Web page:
What clues to the identity of Charles can you find in the opening paragraph of the story?

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The opening paragraph of Shirley Jackson's short story "Charles " foreshadows the truth that is revealed in the end: Charles does not exist outside of Laurie's imagination. Laurie created Charles to deflect from his own outrageous behavior, and even take credit for it. His parents continue under the...

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The opening paragraph of Shirley Jackson's short story "Charles" foreshadows the truth that is revealed in the end: Charles does not exist outside of Laurie's imagination. Laurie created Charles to deflect from his own outrageous behavior, and even take credit for it. His parents continue under the delusion that Laurie is a well-behaved child even despite the instances of bad behavior he displays throughout the story, beginning with the opening paragraph: 

The day my son Laurie started kindergarten he renounced corduroy overalls with bibs and began wearing blue jeans with a belt; I watched him go off the first morning with the older girl next door, seeing clearly that an era of my life was ended, my sweet-voiced nursery-school tot replaced by a long trousered, swaggering character who forgot to stop at the corner and wave good-bye to me.

Jackson's choice of the word "renounced" to describe Laurie's attitude toward overalls suggests there was a battle of some degree over wardrobe between parent and child. Many parents accompany their children on the first day of kindergarten, but the narrator is denied this privilege, watching him walk away with a next door neighbor. It would be reasonable to infer that this was not necessarily the narrator's choice. Since she is lamenting the loss of her sweet-voiced nursery school tot, it suggests she is not ready to award the independence Laurie has taken—that it wasn't her idea. 

The narrator also describes Laurie as a swaggering character, which suggests the confidence and arrogance of teenage rebellion more than kindergarten excitement.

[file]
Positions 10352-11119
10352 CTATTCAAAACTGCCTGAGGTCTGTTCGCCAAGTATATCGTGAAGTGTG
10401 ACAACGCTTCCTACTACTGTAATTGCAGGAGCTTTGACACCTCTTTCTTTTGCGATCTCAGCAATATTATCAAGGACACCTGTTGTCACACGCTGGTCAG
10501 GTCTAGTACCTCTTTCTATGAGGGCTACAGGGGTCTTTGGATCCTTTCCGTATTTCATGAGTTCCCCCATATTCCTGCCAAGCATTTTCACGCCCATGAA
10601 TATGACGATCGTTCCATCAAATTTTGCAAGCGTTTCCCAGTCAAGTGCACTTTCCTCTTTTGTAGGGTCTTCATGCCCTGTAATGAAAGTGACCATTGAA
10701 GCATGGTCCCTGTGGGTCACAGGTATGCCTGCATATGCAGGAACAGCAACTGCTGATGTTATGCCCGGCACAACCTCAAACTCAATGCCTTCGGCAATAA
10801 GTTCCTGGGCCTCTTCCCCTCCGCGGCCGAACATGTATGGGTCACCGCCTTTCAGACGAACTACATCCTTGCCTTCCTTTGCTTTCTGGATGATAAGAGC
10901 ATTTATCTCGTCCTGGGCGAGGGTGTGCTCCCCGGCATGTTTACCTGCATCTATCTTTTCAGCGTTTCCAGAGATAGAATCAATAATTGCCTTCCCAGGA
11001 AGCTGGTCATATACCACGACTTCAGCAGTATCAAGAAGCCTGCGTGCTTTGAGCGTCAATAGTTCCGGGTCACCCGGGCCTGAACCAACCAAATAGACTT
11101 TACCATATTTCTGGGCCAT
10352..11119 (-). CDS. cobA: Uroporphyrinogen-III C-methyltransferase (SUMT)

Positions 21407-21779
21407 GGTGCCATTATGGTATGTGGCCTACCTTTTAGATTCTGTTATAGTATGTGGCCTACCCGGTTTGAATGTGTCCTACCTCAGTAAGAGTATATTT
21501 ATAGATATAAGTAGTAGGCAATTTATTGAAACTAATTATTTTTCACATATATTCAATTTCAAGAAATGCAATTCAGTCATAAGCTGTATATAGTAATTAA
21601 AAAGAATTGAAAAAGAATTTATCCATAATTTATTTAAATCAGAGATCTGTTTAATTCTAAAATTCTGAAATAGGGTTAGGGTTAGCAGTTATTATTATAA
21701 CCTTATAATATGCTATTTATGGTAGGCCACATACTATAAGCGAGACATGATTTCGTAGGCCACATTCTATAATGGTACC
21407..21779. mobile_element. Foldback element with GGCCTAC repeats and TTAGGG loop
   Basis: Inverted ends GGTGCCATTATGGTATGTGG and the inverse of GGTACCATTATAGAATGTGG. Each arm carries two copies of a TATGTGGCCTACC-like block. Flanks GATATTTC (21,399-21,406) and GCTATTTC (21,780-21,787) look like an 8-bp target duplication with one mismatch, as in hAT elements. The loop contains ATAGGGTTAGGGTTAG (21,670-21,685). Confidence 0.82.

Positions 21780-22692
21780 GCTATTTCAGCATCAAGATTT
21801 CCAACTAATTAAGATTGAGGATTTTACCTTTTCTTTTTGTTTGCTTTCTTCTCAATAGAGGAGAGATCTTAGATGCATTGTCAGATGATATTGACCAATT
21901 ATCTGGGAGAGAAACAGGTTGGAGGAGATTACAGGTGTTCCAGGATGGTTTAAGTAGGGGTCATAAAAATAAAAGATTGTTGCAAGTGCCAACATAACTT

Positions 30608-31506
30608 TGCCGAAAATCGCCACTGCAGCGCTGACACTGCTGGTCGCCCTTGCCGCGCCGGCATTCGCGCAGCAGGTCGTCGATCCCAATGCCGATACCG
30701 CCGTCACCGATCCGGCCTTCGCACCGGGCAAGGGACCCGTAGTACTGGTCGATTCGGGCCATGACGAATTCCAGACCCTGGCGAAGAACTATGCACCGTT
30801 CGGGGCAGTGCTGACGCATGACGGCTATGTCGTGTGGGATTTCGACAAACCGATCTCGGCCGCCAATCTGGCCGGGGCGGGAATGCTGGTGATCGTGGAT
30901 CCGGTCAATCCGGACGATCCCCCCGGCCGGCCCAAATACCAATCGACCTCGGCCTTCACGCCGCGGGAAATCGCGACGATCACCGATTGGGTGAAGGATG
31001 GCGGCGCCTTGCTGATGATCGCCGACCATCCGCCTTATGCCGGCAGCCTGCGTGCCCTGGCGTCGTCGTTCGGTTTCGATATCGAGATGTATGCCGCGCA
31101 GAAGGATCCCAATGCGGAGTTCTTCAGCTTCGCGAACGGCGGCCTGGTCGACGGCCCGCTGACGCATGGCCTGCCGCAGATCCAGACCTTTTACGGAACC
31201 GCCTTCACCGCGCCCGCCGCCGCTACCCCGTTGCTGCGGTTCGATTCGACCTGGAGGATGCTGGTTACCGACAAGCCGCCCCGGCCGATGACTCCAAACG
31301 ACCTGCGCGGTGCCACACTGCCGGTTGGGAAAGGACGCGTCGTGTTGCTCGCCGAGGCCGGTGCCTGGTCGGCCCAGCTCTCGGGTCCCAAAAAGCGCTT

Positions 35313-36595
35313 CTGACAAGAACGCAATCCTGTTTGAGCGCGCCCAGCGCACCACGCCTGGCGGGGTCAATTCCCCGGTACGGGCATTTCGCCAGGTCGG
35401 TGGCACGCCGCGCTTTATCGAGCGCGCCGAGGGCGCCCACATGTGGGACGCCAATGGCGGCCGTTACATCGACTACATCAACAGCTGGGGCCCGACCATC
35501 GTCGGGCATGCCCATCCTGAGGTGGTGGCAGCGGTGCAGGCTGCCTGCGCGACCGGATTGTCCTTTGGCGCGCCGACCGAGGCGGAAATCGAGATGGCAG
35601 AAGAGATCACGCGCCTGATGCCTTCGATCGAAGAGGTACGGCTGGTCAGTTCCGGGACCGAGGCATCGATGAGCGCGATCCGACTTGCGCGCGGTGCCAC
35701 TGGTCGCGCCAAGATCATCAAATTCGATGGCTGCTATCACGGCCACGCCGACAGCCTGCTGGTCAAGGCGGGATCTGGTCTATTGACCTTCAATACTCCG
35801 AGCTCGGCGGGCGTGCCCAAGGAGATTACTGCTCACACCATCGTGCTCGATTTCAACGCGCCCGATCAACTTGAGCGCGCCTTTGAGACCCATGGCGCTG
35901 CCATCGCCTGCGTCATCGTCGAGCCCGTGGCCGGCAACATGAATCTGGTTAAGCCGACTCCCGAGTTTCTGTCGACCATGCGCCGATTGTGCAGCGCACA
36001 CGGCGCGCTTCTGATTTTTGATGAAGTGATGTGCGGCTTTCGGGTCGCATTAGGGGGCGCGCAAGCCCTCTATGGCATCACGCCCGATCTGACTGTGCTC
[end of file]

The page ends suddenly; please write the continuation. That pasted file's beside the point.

The narrator also states that Laurie forgot to stop and wave good-bye, which suggests he has been instructed to do so. If he had been instructed to do so, this is a failure to comply with his mother's reasonable request, which foreshadows the rebellion and insolent behavior to come. 

 

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While Charles's true identity is only revealed at the end of the story, Shirley Jackson gives us some clues in the opening paragraph when she describes the changes Laurie is undergoing. On the day Laurie starts kindergarten, he no longer likes wearing the same clothes: he swaps his "overalls with bibs" for "blue jeans" and a belt. Similarly, Laurie's demeanor also changes significantly: he is no longer a "nursery-school tot" but instead is described by his mother as a "swaggering character" who does not wave to her from the street corner anymore.

These clues are important because they foreshadow the birth of Laurie's alter ego, Charles, and his many bouts of bad behavior. They are subtle enough, however, to go almost unnoticed by the reader, and this makes the story's surprise ending (in which Charles's true identity is revealed) even more effective.

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